That notion seems, beyond any shadow of reasonable doubt, to have been disproven.

So what sorts of evidence do we have to address aspects of your question?

What seems very probably to be the case is (and read very probably in every statement following, even though for brevity’s sake I will not write it):

We now have the modern synthesis of evolutionary biology, which is an extremely complex thing, with relatively simple beginnings.
The idea that something that can leave copies of itself, with some reasonable degree of fidelity (but not perfect every time), will create a population of those copies, and some of the variants will survive better in some contexts than others.   Depending on the degree of separation between contexts (in terms of generation numbers), those populations can develop sufficient differences that they essentially become separate entities (we call species).
Under certain conditions, where the threat to individual replicators from factors outside the population exceeds the combined threat from all other members of the population, cooperative strategies can emerge and stabilise, allowing for new levels of complexity to emerge.

All cooperative systems require the adoption of secondary strategies to detect and remove cheating strategies if they are to survive long term.

In the history of our ancestors this process seems to have occurred at least 12 times, and probably 15.

As a result we are the most cooperative species on the planet.

And we can compete if the context demands it.

One of the levels to emerge in this process was the development of brains (things to control movement) capable not simply of responding to external stimuli, but of creating complex models of the external world, in which other agents could be modeled.

At some later stage there emerged the ability to share information between models using signals (which many animals do), which eventually became abstract language.

At some later stage, we developed the software “trick” of making a declarative statement in language that bootstraps a new level of software entity into existence (what we call our self awareness).

That languaging self awareness exists on top of (and coexistent with) the pre languaging awareness and levels of systems.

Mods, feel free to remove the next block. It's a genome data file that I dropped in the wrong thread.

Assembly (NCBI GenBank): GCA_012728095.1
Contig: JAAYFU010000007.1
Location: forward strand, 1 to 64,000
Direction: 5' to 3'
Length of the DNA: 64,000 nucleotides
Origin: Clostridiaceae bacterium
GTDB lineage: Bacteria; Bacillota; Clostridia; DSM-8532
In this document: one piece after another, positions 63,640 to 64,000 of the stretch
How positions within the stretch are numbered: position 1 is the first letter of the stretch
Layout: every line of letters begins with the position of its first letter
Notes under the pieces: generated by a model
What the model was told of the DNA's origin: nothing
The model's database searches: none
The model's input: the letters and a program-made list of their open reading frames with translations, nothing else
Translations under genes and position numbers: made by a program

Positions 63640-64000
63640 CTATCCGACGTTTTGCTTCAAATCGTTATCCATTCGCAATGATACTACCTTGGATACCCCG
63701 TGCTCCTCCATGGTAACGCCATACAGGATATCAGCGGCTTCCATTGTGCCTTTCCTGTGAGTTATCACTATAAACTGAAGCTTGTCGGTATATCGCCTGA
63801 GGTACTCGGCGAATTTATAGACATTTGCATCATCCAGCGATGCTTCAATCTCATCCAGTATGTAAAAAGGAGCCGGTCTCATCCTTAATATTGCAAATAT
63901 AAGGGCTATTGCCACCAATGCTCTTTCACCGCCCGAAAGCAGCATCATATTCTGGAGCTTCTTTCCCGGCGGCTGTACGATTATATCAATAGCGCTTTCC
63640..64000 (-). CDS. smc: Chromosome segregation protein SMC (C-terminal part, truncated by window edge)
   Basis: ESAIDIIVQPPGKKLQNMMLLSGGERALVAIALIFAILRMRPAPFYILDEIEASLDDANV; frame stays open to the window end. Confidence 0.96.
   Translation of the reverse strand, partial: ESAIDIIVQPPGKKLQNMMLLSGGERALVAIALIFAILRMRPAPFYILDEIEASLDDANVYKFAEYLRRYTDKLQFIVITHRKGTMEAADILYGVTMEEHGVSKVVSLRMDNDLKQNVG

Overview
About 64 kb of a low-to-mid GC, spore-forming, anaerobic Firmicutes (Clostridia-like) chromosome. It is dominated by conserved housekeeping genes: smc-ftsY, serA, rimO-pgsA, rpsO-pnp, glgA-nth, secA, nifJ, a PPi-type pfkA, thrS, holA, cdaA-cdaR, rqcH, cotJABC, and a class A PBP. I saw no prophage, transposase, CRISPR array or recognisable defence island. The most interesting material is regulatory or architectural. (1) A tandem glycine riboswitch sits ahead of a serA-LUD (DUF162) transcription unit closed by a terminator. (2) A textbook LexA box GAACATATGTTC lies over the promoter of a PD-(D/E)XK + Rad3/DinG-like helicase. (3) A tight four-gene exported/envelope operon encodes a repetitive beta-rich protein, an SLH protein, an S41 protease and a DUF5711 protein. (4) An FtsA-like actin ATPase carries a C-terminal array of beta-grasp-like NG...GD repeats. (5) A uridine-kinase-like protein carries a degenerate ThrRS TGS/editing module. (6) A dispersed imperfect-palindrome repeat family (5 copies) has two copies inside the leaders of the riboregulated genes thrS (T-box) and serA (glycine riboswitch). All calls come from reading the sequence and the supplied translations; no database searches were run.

So how does all that relate to your question?

It seems that we exist simultaneously in two separate realms.
We are physical beings, with physical bodies, and we are also software entities.
Just like a computer is a physical bit of matter, yet when it runs appropriate software it can do amazing things.

We are like that in a sense, yet far more complex, far less predictable, far better adapted to surviving in ever changing contexts.

We are not just the spiritual (software) entity, we have all these other layers below it that are a real part of us being what we are in reality (both physically and spiritually).

And as software entities, we are always implicitly dealing with models, rather than with the things that they model.

Mathematics and logic are abstract systems that contain absolutes derived from sets of premises.   Accept those premises, and all else necessarily follows in a sense (but the search space of the possible contains an infinite set of infinities, so it is not knowable in any absolute sense).
Because these are such great modeling tools, most confuse the tool with the thing it models (which is understandable in a sense, because all of our perceptions are perceptions of models, never the thing they model).   Thus our understandings are always models of models in a very real sense.

Did I mention we are complex ?  😉

So no, they are not made up “merely to explain” and they are used to explain, and reality doesn’t necessarily have exactly the form that our models do in mathematics or logic.  So the concepts exist in conceptual space, and are useful to us in our existence in reality.

They exist in the abstract sense in which any abstract system exists; but that does not mean that they necessarily have  one to one correspondence with anything real (whatever physical reality actually is – which I suspect is something stranger than our relatively simple minds can know at one time – bits and pieces, sketches, caricatures, those certainly – but the totality, no – far too complex, far too numerous – no-chance).

Should we live the rest of eternity, learning daily, it could still be magical and mysterious.   It does in fact seem to be that complex.

About Ted Howard NZ

Seems like I might be a cancer survivor. Thinking about the systemic incentives within the world we find ourselves in, and how we might adjust them to provide an environment that supports everyone (no exceptions) - see